Sen. Tom Harkin, D-Iowa, complained that the deal "makes tax benefits for high-income earners permanent, while tax benefits designed to help those of modest means and the middle class are only extended for five years."
The bill temporarily extends certain tax breaks, such as the one for college tuition, while making new tax rates permanent.
President picks up bragging rights, breaks a promise
While the deal gives President Barack Obama bragging rights for raising taxes on the wealthiest Americans, it also leaves him breaking a promise.
Obama had vowed to raise tax rates for the top-earning 2% of Americans, including those with household income above $250,000, and individuals earning more than $200,000.
"What I'm not going to do is to extend Bush tax cuts for the wealthiest 2% that we can't afford and, according to economists, will have the least positive impact on our economy," the president said at a news conference in November, after being asked by CNN why Americans should believe he would not "cave again this time" by allowing those Bush-era tax cuts to be extended.
When asked whether closing loopholes instead of raising rates would be satisfactory, the president responded, "when it comes to the top 2%, what I'm not going to do is to extend further a tax cut for folks who don't need it, which would cost close to a trillion dollars. And it's very difficult to see how you make up that trillion dollars, if we're serious about deficit reduction, just by closing loopholes in deductions. You know, the math tends not to work."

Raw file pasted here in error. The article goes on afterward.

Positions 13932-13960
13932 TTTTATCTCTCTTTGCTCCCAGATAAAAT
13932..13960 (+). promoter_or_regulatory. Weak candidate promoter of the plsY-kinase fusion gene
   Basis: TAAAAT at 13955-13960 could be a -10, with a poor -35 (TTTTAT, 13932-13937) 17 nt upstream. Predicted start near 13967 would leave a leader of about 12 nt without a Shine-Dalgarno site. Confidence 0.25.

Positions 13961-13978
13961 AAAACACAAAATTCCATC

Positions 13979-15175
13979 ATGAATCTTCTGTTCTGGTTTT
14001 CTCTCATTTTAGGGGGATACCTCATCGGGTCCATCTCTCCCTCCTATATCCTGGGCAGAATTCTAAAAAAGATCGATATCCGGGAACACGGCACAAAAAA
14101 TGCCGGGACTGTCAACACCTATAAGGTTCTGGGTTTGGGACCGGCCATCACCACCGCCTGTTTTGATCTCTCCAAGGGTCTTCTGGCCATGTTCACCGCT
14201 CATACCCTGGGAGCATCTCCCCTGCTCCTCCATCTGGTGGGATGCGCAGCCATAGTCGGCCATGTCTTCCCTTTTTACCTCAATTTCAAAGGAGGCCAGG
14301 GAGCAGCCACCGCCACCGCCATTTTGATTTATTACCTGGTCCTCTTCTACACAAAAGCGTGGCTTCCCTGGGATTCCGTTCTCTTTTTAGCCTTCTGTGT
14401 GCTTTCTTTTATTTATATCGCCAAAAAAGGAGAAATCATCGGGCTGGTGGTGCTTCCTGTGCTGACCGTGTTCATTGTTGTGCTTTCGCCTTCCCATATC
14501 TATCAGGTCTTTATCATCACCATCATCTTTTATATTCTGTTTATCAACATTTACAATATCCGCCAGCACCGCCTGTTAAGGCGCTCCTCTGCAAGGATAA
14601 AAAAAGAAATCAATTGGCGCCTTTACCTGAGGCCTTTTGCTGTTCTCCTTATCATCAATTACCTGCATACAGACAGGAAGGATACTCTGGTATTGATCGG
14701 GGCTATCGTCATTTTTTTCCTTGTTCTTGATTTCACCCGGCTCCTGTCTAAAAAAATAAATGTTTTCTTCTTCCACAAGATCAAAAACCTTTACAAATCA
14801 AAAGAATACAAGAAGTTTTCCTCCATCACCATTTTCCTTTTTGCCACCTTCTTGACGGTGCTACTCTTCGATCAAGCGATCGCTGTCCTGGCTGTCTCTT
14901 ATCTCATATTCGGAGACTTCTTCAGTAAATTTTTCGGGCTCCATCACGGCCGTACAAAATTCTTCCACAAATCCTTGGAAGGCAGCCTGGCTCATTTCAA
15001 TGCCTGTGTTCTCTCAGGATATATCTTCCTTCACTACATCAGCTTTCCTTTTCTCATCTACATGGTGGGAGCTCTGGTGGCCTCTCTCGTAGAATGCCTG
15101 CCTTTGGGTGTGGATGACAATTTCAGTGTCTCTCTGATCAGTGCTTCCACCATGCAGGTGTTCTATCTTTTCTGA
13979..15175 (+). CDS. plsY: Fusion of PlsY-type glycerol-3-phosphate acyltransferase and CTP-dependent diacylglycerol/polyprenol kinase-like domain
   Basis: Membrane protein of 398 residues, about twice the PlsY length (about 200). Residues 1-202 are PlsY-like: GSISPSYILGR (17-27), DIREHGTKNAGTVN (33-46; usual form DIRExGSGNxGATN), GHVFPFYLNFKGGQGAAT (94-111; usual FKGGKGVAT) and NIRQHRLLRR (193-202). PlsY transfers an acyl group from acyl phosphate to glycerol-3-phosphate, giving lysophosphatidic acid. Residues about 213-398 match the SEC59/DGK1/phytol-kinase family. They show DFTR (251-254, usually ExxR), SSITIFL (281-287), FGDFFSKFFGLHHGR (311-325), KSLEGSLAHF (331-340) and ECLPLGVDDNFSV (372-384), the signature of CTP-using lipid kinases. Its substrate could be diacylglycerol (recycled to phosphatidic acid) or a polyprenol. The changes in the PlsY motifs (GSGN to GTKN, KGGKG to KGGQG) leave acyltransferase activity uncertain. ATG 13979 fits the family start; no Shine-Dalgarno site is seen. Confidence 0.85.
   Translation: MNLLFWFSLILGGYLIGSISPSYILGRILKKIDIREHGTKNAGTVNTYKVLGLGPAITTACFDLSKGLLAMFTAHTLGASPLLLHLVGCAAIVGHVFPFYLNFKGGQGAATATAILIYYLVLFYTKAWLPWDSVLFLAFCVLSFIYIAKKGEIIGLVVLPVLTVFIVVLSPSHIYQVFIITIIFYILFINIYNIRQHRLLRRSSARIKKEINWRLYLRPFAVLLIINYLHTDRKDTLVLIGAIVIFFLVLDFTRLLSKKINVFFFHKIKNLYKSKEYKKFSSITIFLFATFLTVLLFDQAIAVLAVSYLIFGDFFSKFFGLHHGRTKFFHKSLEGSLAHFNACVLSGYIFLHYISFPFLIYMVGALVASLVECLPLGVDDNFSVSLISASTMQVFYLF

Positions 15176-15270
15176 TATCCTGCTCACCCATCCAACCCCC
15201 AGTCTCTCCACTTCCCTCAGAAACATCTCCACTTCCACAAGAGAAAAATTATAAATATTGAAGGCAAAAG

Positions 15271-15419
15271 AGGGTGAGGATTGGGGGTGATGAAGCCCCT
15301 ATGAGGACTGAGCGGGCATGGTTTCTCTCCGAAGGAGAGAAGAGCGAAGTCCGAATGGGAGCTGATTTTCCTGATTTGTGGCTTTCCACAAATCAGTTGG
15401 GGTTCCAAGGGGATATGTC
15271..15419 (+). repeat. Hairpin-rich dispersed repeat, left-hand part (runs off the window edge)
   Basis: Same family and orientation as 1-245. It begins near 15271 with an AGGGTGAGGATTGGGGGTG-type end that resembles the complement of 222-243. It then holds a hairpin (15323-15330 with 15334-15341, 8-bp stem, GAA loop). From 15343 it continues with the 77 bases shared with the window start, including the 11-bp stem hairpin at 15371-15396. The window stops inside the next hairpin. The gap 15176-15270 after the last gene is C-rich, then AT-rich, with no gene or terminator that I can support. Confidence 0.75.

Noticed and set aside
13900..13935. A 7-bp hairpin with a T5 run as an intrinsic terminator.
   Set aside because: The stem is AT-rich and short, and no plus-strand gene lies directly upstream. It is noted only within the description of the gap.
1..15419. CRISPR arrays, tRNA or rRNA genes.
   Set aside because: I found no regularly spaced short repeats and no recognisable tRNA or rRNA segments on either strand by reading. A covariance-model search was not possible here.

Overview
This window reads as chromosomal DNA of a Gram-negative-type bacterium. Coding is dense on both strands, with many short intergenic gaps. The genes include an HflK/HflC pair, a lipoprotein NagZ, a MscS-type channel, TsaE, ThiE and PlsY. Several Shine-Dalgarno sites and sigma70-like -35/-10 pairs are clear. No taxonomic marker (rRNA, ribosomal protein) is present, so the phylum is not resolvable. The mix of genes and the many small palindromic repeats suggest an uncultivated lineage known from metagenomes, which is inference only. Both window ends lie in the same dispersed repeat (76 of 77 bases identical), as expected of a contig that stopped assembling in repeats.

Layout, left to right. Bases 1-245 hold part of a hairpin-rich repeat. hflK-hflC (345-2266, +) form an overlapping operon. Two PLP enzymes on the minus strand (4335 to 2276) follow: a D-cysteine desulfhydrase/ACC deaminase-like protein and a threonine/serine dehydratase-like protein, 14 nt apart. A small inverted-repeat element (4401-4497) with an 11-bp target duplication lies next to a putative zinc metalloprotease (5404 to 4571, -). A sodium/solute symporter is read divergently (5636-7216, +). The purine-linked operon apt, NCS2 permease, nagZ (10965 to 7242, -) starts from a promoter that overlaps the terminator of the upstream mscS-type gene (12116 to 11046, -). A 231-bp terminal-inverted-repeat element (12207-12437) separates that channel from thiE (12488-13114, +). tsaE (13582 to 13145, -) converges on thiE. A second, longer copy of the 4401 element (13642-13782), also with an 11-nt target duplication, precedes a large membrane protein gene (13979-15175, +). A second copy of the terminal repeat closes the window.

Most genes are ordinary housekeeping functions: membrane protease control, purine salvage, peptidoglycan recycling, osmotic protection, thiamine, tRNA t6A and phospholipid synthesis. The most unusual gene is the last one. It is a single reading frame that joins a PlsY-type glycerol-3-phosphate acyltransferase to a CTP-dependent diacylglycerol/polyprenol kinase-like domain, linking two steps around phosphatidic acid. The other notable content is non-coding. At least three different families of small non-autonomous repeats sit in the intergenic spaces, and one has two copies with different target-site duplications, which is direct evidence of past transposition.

The deal passed by the Senate would cap itemized deductions for individuals making $250,000 and for married couples making $300,000.
Raising the threshold for higher tax rates to $400,000 shrinks the number of Americans affected. While nearly 2% of filers have adjusted gross incomes over $250,000, only 0.6% have incomes above $500,000, according to the Tax Policy Center.
Still, in a written statement early Tuesday, the president held on to the 98% figure he has so often touted.
The deal "protects 98% of Americans and 97% of small business owners from a middle class tax hike," he said. "While neither Democrats nor Republicans got everything they wanted, this agreement is the right thing to do for our country and the House should pass it without delay."
The president also acknowledged, "There's more work to do to reduce our deficits, and I'm willing to do it. But tonight's agreement ensures that, going forward, we will continue to reduce the deficit through a combination of new spending cuts and new revenues from the wealthiest Americans."
However, many Americans are still likely to see their paychecks shrink somewhat, due to a separate battle over payroll taxes.
Senate vote 'sends a strong message'
"Glad it's over," said Senate Majority Leader Harry Reid, D-Nevada, after the vote on the fiscal cliff deal, just a couple of hours after the East Coast rang in the new year. "We'll see if the Republicans in the House can become functional instead of dysfunctional."
An early statement from House leadership made no promises.